Sunday, 22 April 2012

Hollande Offers Hope to Progressives

As the afternoon votes in the French Presidential election are counted, it seems that it will be extremely likely that Presidential incumbent Nicolas Sarzoky will face off against socialist contender Francois Hollande in the second round on May 6th.

In the French constitution, unless any contender has a clear 50% of the votes in the first round, a second round is required when the two main contenders are pitted against each other for the spoils.  With those contenders rumoured to be virtually level-pegging, the significant factor could be far-right contender Marine Le Pen's monstrous 20% share of the first round vote.

It is amazing to think that less than a century after France was humbled by the war machine of Nationalist Germany during WWII, one in five French people can be found voting for a nationalist French party linked to fascists and extremists.  Having said that, at least the French contenders cover the entire political spectrum, giving voters a far better range of choices than that offered to us here in the UK.

Far-left contender Jean-Luc Melenchon has already come out in support of Mr Hollande, who favours a 75% rate of tax for high earners as one of his major planned policies should he win on May 6th.  In order to avoid becoming the first single-term president since the early 1980s, Sarzoky will now have to convince Le Pen's far-right voters that he is the man to tackle major issues such as national debt and immigration.  In doing so, he must be careful that he does not alienate his central-right supporters by adopting a racist anti-Muslim stance.

As in England with it's narrow, incestuous three-party politics, it is the small number of those in the middle of the voting spectrum which may have the decisive say.  The final reckoning in the election may be decided by the 6 - 8% of people who voted for centrist candidate Francois Bayrou.  The future of politics in Europe could decide whether those small number of potential swing voters land on the left or the right side of the fence.

France has the fifth biggest economy in the world and is one of Europe's two remaining economic powerhouses.  The outcome of this election will be felt worldwide, not just within the Gallic borders.  It's most pertinent for the United Kingdom that while we have opted for a conservative stance that sees us heading into double-dip recession, favouring lower taxes for the rich and reduced opportunities for everyone else, France may provide us with a comparitive position that would allow us to learn from our mistakes.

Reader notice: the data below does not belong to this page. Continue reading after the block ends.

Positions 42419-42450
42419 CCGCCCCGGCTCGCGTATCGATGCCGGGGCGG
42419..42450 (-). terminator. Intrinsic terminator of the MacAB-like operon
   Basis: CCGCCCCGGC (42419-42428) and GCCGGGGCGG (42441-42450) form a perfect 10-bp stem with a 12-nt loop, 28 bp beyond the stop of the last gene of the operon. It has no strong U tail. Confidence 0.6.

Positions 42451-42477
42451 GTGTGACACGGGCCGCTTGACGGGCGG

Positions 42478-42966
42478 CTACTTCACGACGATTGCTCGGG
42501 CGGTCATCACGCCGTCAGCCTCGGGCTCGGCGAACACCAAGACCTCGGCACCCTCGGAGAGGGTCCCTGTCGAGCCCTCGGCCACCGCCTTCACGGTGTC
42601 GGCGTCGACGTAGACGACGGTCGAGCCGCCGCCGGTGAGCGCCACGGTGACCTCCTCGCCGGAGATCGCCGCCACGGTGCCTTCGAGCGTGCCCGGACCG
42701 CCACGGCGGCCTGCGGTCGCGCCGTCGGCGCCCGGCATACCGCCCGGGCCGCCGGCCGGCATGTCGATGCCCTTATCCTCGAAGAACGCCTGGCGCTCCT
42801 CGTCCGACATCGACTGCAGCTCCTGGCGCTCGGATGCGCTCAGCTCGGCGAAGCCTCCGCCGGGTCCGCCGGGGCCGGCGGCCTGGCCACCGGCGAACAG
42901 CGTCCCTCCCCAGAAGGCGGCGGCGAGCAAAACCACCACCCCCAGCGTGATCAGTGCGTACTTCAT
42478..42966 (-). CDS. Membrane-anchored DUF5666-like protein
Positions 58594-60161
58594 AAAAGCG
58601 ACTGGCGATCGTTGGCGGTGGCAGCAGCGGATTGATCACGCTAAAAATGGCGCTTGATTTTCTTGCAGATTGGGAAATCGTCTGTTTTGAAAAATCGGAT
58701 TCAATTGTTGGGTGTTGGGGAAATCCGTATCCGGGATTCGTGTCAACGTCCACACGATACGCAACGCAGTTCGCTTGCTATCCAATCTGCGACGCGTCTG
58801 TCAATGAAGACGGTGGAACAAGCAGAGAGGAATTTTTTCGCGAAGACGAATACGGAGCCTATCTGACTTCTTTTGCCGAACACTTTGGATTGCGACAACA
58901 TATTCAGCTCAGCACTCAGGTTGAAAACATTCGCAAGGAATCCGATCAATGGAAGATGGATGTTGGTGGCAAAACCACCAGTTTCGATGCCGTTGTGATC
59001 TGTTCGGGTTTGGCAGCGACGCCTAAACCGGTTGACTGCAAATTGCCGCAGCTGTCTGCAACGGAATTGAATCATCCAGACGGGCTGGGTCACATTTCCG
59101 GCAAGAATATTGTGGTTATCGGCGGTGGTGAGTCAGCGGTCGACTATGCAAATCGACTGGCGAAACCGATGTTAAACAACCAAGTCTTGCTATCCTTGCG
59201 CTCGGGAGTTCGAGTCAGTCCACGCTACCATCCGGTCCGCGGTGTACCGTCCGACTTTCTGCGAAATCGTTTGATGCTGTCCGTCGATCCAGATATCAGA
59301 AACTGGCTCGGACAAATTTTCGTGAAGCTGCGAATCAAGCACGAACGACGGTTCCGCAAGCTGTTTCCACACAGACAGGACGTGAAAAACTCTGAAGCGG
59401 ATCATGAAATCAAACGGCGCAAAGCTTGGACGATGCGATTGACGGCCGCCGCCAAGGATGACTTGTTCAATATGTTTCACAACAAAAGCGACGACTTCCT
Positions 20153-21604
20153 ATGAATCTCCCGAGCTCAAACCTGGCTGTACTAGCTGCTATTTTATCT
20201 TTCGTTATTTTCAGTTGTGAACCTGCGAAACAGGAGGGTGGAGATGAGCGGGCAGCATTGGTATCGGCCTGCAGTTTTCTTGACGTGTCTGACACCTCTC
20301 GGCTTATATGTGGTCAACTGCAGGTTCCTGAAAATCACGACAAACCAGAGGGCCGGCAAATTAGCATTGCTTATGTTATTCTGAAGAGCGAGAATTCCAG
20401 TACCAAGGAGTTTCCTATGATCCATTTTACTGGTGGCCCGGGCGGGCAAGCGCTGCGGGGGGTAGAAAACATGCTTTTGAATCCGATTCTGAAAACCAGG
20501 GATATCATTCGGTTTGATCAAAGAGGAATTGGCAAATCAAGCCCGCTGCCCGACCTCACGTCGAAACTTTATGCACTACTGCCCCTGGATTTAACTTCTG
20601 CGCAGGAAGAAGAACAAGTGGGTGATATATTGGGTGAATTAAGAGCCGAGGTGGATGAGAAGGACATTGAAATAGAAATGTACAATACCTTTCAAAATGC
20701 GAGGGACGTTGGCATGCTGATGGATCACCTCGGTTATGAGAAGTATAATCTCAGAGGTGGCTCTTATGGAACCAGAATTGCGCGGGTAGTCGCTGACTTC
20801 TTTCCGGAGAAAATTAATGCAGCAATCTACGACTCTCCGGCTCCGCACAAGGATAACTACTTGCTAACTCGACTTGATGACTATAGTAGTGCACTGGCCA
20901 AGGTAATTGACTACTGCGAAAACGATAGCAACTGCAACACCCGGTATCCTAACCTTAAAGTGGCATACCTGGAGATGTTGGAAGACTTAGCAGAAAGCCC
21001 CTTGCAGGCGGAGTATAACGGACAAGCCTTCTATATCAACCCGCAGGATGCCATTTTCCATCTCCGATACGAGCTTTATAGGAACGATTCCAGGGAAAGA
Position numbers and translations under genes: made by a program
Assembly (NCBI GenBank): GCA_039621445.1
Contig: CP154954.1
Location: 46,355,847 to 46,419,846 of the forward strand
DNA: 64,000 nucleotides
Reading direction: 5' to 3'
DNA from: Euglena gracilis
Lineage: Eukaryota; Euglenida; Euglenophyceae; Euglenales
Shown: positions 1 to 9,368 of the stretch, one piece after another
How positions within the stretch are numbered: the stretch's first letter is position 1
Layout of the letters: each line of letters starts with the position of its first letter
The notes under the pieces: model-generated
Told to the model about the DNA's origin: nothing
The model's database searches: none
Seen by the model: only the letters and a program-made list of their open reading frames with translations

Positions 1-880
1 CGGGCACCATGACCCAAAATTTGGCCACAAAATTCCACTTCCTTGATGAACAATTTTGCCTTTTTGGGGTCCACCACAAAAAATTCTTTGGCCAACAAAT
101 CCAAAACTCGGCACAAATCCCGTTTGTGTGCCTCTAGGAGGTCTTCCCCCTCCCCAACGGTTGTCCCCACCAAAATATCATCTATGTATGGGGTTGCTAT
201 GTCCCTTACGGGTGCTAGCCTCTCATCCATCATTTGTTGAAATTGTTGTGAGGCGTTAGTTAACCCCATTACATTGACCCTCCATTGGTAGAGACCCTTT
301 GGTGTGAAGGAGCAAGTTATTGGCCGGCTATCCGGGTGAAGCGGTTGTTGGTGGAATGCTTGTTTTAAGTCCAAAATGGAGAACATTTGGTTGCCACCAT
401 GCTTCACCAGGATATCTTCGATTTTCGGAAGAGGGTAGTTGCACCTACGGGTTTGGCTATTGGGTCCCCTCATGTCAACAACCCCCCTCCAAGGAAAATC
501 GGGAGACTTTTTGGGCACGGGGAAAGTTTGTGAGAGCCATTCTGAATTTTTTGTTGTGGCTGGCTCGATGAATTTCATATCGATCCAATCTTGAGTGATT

Whether our position improves or not, Hollande is a key step closer to ending the toxic austerity program in the heart of Europe and perhaps offering hope of an alternative to progressives everywhere.

Sunday, 15 April 2012

Government Should Learn Lessons from Trade Unions in Conflict Resolution

So how was the fuel crisis for you?  You know, the one that the government started, with its bizarre, inflammatory rhetoric, while Unite, the tanker drivers' trade union, quietly and responsibly went about their business of consulting their members on a worst-case scenario, while negotiating a deal that wasn't primarily about pay or conditions, but one about training, conditions of service and the instigation of health and safety regulations designed to keep the public safe.

The spectacle of drivers queueing for hours on forecourts to drain every last drop of petrol from rural petrol stations is one that is bemusing at the best of times for pedestrians like myself, but at a time when there is no petrol shortage and when there can legally be no strike for at least a further week, it is a jaw-dropping sight.  When I see Government ministers like Francis Maude advising people to fill jerrycans with petrol and keep them in their houses (advice swiftly retracted once the Fire Brigade Unions pointed out that this was a fire risk and an obviously bad idea), I find myself wondering if the people in charge of our country have any practical knowledge or skills whatsoever.

Make no mistake, the government is itching for a strike so it can have a 'Thatcher Moment' and be seen to clamp down hard on unions.  However, it's rather difficult for a government of incompetence to pick a fight with an organisation that is instead focusing on doing its job.  Nick Dennis from Unite diplomatically described the government's stance as 'unhelpful' but I'm sure that he could have, had he been pressed, found a dozen other words that described the government's involvement in the self-created crisis more effectively.

Ed Miliband has been asked about his position with regard to strikes and has sensibly sought to avoid a position of outright support for Unite.  However, he has rather missed the opportunity to strike at the heart of the government's utter incompetence.  I remind you that Francis Maude is in charge of the Cabinet Office, whose purpose is to provide support and advice to Cabinet Ministers.  The notion that contingency planning for all possible outcomes should be something that happens quietly in the background at all times is lost on our leaders, who are ever ready with a soundbite but are able only to be reactive in times of crisis.

It is sad that at a time when the government's slogan is 'We're All In This Together' they cannot trust organisations to resolve industrial disputes through an agreed process without generating media hysteria.  I mention this only because when the hours of drivel spouted by ministers are long forgotten and the appallingly militant headlines spouted by our disgusting right-wing media are sent back to the recycling centres for responsible disposal, I am certain that a deal will be struck that will suit both sides and avert a crisis that only ever existed in the feverish minds of our supposed elites.